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Donut Hole (Medicare)

Within the Medicare Part D prescription drug program, the Donut Hole (or Doughnut Hole) is the phase of coverage in which all costs are covered by the enrollee rather than CMS. The term "coverage gap" is preferred by CMS and Prescription Drug Plans, but Donut Hole has been more widely adopted in the popular media.[citation needed]

Additional recommended knowledge

In 2006, the first year of operation for Medicare Part D, the donut hole in the standard defined benefit covered a range in True Out of Pocket (TrOOP) costs from $750 to $3600. (The first $750 of TrOOP comes from a $250 deductible phase, and $500 in the Initial Coverage Limit, in which CMS covers 25% of the next $2000.)

The dollar limits will increase yearly.

The following table shows the Medicare Benefit Breakdown (including the Donut Hole) for 2006.

  • The Total Drug Spend represents the actual cost of the drugs purchased, factoring in any Medicare discounts.
  • The TrOOP (True Out Of Pocket Costs) represents the amount of their own money that the patient has paid.
  • The Donut Hole is shown below in grey.

2006 Medicare Part D Payments

Total Drug Spend TrOOP Out of Pocket Cost Portion Covered by Medicare
$0-$250 $0-$250 Deductible is out-of-pocket No Medicare Coverage of Costs
$250-$2,250 $250-$750 25% out-of-pocket 75% Covered by Medicare
$2,250-5,100 $750-$3600 All costs are out-of-pocket No Medicare Coverage of Costs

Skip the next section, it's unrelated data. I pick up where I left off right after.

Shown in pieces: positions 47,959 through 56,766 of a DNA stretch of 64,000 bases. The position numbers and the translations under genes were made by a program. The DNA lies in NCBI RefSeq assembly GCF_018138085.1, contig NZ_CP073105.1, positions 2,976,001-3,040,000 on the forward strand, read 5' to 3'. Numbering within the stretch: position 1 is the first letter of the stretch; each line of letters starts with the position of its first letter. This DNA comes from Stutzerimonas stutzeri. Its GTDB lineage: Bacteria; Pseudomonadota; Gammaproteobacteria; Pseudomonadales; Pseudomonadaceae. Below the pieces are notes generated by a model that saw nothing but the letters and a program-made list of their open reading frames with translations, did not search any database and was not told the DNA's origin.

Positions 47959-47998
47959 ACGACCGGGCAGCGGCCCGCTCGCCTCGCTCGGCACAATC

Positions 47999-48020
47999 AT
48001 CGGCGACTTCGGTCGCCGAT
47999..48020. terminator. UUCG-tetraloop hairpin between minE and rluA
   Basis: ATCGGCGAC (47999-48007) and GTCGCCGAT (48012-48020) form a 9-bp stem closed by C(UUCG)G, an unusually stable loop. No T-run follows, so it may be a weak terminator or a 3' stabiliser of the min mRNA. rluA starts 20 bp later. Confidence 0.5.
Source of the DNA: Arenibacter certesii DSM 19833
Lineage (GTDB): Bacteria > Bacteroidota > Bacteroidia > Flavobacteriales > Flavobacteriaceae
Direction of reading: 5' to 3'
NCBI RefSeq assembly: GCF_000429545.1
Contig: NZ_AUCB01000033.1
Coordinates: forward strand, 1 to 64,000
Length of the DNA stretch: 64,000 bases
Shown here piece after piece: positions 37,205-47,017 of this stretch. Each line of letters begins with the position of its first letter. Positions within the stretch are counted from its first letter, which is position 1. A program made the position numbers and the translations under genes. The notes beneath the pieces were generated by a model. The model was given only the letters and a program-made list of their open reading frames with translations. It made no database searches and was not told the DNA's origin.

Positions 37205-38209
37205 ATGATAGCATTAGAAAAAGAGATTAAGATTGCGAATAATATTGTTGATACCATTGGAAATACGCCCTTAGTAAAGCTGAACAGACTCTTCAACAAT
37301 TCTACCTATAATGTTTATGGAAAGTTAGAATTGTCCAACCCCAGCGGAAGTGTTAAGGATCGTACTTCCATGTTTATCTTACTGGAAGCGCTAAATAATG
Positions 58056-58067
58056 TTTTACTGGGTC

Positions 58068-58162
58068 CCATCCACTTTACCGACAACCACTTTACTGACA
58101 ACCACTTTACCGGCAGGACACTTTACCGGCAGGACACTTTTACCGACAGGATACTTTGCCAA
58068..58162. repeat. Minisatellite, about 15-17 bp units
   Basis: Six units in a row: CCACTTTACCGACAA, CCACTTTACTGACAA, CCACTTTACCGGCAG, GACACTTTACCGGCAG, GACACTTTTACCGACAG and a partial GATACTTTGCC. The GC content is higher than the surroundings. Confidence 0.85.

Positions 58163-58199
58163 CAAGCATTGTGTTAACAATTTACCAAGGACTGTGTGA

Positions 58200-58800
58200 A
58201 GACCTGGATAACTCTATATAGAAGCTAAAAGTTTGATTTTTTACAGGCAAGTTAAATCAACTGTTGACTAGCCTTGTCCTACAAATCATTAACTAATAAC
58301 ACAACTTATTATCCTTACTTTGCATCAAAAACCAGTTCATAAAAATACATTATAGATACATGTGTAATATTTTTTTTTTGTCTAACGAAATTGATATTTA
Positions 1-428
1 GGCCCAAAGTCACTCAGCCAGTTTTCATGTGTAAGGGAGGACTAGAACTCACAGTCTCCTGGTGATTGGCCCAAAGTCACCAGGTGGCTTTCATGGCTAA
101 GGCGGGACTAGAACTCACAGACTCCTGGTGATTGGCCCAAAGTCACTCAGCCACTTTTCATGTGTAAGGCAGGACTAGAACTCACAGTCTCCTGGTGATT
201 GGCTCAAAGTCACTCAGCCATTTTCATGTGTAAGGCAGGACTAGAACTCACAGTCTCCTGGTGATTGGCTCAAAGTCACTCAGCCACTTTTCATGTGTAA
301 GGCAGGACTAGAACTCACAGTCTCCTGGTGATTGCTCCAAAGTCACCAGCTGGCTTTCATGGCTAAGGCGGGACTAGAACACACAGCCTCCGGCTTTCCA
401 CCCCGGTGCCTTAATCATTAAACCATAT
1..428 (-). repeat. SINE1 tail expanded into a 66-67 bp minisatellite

over $5,100 over $3600 5% out-of-pocket 95% Covered by Medicare

Note: In 2007 the $2250 amount was changed to $2400 and the $3600 became $3850.

The structure defined above is the benefit structure defined by Medicare, and from a Health Plan perspective defines the amount of money that CMS will reimburse to health plans for covering prescription drugs. Individual health plans may choose to offer alternative benefit structures, generally with higher premiums, that either reduce or eliminate the donut hole.

Individuals identified as "dual eligible" by CMS are not subject to the donut hole, as their prescription coverage is fully subsidized.


Since a large government program that forces all insureds to pay a sizable premium but would only provide annual benefits to a small fraction would be politically unpalatable,[citation needed] the actual drug program was designed so that everyone who bought drugs would get some benefit. This is not technically insurance but an expense reimbursement feature similar to some "dental plans" that have very low total payment limits of $500 to $2000 per year and premiums that are a sizable fraction thereof.

Health economists rationalize this gap as a political compromise in which the optimal insurance policy for the non-poor is stop-loss in which benefit payments would only start after an insured suffers the stop-loss limit of $3000 to $5000, after which the insurance covers 100% of the cost.[citation needed] This is seen to diminish the use of drugs when they are not necessary. For the needy who cannot absorb the total $3000 to $5000 stop-loss limit, supporters argue that plan should have a much lower (even zero dollar) limit. In those cases, the all needed drugs would be provided free. Medicare Part D is structured this way.

Critics charge that this approach does not discourage "wasteful" drug use, but instead forces a disproportionate burden onto patients with chronic illnesses.

This article is licensed under the GNU Free Documentation License. It uses material from the Wikipedia article "Donut_Hole_(Medicare)". A list of authors is available in Wikipedia.
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